They might catch you anywhere anytime now. It might be on the bus, it might be at your local swimming pool, it might be in your favourite live venue or it might be at your friend's house party. You never know where they will be next, the Young Chinese Dogs.
When you meet these folksters for the first time they seem to be kind of cute with that toy piano, these harmony vocals, and these catchy folk melodies in songs like “Please don't go” or “You can't find love in the summertime”. Some people say “It's just like falling in love”. At least that is how Sueddeutsche Zeitung, one of Germany's biggest dailies, likes to put it.
Then again, in just a blink of an eye the Young Chinese Dogs turn around and start to bite you with rough and snotty Indie tunes. Well, this is what happens when a band writes songs in a secluded cabin in the italian mountains and then takes these songs on a pub tour from Munich to Dublin and back. In songs like “Don't talk about” or “Sweet Little Lies” (only second to Mumfords in the Irish balcony.tv charts for months) one can feel the sweat and smell the beer that accompanied these songs' journey. If there is one band to deserve a pint or two, it is Young Chinese Dogs. Because this band has a credo: Young Chinese Dogs only play instruments that they can carry with their own two hands to the gig. No more, no less.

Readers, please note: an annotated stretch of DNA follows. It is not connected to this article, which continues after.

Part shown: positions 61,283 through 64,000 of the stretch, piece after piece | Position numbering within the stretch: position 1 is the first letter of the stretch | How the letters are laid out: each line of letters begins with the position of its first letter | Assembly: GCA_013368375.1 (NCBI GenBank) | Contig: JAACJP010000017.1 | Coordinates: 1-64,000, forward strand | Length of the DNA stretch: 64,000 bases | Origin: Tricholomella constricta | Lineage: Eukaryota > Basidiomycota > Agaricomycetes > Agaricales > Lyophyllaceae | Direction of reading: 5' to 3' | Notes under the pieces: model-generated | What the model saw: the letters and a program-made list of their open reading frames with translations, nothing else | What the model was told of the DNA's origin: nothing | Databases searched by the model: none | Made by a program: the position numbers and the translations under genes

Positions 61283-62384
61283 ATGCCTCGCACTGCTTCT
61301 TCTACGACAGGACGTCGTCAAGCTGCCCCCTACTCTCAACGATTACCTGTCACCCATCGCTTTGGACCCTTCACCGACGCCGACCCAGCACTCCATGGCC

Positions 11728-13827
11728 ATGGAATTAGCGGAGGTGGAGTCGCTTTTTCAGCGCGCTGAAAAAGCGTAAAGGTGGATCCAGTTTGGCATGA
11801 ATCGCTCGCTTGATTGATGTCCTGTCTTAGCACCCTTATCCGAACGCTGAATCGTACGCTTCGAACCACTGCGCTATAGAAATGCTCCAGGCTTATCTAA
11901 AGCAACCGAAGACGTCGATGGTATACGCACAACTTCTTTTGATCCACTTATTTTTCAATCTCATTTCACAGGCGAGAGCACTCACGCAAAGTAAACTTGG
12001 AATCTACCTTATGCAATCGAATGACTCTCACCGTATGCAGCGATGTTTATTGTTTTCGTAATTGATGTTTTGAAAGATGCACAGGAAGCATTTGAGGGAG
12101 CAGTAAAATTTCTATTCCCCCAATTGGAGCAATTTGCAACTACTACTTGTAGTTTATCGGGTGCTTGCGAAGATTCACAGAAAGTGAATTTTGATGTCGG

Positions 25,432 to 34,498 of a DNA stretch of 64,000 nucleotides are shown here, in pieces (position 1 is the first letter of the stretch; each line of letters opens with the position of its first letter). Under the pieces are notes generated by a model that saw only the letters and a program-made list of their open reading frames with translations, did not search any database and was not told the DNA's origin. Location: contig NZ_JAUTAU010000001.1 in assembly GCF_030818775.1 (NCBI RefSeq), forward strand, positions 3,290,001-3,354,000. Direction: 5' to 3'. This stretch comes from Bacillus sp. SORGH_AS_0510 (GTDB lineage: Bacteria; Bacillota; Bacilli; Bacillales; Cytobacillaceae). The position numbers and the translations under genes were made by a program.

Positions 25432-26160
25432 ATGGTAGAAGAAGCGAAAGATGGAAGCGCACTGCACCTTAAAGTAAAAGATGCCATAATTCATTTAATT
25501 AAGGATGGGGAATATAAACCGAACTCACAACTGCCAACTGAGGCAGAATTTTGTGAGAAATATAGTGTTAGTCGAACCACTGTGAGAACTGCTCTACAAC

Just when these songs hit you the hardest the band turns wonderfully melancholic in songs like “This Town Is Killing Me” or “Walk Away”. An then suddenly fate is calling the band again. They pack up their acoustic guitars, ukulele, accordion, bass drum and toy piano and their journey continues onwards.
Fortunately on their journey Young Chinese Dogs stopped by at a studio and recorded their debut album. It is just as rough and organic sounding as the band plays live. Also in the studio the band stuck to their credo and recorded only instruments that they can carry in their own two hands.
When we listen to the last line of the album saying “It's the morning light that is taking you from me” the listener definitely will not say goodbye but puts that album on repeat, and might be wondering where Young Chinese Dogs are right now.
You can never know. But one thing is for sure: they are on the way. And one day, they gonna catch you as well!
Alexander Hettler, Berlin, firstname.lastname@example.org, Tel: +49 176-22 63 36 00